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Under a planned EU regulation, agreed between European Parliament negotiators and European Union (EU) member states, such ships would have to be dismantled in ship recycling facilities regularly inspected by the EU and certified as meeting specific requirements.

This vote was important because a European Parliament plenary session in April rejected an amendment from the committee suggesting that a recycling fund be established to help finance such improvements, based on a levy charged on any ship using an EU port.

Acceptance of draft legislation should pave the way for a formal European Parliament vote on the final detailed text by October.

The regulation would then come into force at the start of 2014, with its rules being implemented steadily between 2015 and 2019.

“This new legislation finally puts an end to European ships being recklessly scrapped in developing countries,” according to Carl Schlyter, the Swedish Green Party MEP who has piloted the legislation through the parliament.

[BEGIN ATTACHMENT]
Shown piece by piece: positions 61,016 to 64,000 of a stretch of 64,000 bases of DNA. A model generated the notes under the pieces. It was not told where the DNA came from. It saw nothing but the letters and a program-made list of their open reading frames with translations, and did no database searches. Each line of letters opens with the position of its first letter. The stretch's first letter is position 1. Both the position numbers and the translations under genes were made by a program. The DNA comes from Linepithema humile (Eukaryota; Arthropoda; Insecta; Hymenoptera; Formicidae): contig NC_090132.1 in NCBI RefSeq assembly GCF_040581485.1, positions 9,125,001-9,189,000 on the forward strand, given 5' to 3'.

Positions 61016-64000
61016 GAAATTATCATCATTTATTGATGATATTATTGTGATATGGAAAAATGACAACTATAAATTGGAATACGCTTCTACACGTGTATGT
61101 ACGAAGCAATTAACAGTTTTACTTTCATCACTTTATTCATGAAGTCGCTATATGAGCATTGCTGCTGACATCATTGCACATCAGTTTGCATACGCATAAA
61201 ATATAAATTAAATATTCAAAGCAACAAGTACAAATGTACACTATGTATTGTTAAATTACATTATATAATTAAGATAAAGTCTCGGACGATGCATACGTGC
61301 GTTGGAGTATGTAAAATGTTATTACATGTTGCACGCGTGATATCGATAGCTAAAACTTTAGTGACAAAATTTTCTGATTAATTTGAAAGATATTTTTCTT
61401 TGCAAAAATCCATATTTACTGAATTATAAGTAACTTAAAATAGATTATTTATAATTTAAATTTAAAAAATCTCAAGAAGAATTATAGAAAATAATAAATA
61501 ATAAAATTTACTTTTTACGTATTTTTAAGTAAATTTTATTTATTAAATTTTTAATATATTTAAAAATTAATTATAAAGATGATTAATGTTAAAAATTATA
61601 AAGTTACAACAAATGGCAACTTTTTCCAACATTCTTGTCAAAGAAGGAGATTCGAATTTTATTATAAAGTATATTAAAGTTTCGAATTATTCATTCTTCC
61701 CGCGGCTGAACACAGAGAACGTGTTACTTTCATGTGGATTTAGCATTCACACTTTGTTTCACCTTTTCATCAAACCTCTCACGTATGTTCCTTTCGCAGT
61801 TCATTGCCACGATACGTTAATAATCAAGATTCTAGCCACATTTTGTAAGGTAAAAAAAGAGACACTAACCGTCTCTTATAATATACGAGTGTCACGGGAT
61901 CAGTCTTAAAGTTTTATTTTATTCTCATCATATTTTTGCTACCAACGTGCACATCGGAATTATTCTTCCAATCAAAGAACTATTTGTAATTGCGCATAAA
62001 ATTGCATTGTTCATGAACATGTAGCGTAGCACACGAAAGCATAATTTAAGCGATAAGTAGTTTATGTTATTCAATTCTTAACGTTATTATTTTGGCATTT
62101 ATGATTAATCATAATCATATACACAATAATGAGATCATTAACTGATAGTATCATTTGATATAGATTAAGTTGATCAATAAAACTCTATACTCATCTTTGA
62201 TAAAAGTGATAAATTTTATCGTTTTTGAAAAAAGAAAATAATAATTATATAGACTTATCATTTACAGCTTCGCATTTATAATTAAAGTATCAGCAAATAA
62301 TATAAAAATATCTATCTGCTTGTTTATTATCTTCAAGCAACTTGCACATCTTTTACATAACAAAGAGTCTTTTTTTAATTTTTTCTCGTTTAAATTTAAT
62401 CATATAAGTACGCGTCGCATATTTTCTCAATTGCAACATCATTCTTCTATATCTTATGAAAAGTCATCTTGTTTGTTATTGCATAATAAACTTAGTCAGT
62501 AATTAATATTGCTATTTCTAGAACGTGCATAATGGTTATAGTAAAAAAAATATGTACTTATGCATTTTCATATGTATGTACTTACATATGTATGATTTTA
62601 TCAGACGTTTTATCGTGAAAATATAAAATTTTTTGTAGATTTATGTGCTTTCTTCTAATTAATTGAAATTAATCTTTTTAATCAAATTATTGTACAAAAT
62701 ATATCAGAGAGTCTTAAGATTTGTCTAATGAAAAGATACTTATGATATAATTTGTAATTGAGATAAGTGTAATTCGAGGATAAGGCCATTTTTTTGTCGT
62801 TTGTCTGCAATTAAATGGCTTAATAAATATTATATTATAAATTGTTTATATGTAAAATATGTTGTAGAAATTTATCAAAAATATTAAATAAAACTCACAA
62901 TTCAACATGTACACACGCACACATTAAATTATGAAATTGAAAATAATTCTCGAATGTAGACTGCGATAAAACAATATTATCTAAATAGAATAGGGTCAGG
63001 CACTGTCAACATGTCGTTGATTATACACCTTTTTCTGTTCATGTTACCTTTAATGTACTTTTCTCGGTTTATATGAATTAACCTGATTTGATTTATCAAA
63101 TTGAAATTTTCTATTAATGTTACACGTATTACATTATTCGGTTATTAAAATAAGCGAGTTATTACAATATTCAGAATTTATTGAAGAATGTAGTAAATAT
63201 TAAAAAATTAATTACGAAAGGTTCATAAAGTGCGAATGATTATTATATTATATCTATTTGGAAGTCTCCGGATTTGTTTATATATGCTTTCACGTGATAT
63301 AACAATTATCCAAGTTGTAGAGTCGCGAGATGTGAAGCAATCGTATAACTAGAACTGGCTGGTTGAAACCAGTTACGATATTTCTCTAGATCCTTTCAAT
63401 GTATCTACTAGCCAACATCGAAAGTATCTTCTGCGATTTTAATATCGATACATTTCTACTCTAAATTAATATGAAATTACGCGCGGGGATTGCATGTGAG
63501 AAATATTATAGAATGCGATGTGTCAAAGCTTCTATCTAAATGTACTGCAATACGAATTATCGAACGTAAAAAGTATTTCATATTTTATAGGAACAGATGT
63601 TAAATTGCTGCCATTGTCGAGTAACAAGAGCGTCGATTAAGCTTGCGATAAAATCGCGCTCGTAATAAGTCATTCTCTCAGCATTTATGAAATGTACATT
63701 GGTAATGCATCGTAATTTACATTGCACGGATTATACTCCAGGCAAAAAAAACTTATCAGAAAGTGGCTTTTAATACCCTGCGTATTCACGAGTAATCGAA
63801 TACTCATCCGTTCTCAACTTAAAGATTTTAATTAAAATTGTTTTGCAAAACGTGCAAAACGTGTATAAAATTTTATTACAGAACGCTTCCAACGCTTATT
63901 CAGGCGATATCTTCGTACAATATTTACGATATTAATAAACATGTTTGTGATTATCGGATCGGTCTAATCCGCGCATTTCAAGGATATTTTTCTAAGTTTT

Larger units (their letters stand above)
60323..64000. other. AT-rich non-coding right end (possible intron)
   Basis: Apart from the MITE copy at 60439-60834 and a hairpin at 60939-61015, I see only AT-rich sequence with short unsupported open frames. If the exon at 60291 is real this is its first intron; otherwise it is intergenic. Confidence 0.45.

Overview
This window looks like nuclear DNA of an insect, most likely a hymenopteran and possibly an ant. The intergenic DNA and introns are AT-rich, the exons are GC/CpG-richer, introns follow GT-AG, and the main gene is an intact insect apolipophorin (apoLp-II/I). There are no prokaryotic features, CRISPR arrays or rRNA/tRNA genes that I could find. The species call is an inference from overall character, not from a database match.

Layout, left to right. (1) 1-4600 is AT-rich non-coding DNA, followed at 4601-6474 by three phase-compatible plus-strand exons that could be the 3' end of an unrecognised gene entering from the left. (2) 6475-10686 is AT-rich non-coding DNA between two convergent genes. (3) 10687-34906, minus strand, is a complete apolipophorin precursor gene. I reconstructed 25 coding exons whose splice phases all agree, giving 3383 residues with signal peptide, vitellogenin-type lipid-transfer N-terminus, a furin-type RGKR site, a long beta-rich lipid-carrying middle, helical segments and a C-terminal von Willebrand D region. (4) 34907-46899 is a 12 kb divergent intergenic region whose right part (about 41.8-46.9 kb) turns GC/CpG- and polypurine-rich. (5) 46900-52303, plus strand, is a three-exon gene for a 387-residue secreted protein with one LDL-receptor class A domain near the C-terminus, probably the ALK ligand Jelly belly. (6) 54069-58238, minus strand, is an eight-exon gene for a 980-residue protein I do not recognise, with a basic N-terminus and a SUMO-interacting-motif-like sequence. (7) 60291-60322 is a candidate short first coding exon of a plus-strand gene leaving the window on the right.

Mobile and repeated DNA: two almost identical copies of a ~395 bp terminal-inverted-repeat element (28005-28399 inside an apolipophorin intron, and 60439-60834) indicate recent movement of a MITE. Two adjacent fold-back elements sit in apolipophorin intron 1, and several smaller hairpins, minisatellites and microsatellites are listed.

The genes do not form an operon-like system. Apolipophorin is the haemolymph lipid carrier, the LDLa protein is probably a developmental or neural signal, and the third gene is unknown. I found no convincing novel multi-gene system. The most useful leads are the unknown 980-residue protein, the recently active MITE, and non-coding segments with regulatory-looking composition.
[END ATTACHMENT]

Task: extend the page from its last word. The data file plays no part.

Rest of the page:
The legislation will end ship-scrapping “on a beach in conditions that are unacceptable for human health and cause gross pollution of the environment”, Schlyter said.

He argued that the law was “not an attack against India, Bangladesh or Pakistan – the countries that currently practice beaching – but against the dangerous and highly polluting practice of beaching. This regulation incentivises these countries to make the necessary investments in proper ship-recycling facilities.”

Under the new law, ship-recycling facilities scrapping EU vessels would have to operate from built structures, designed, constructed and operated in a safe and environmentally sound manner.

These would have to sequester hazardous materials throughout the recycling process, handling them and associated waste on impermeable floors with effective drainage.

Waste quantities would be documented, and waste processed in authorised treatment or recycling facilities.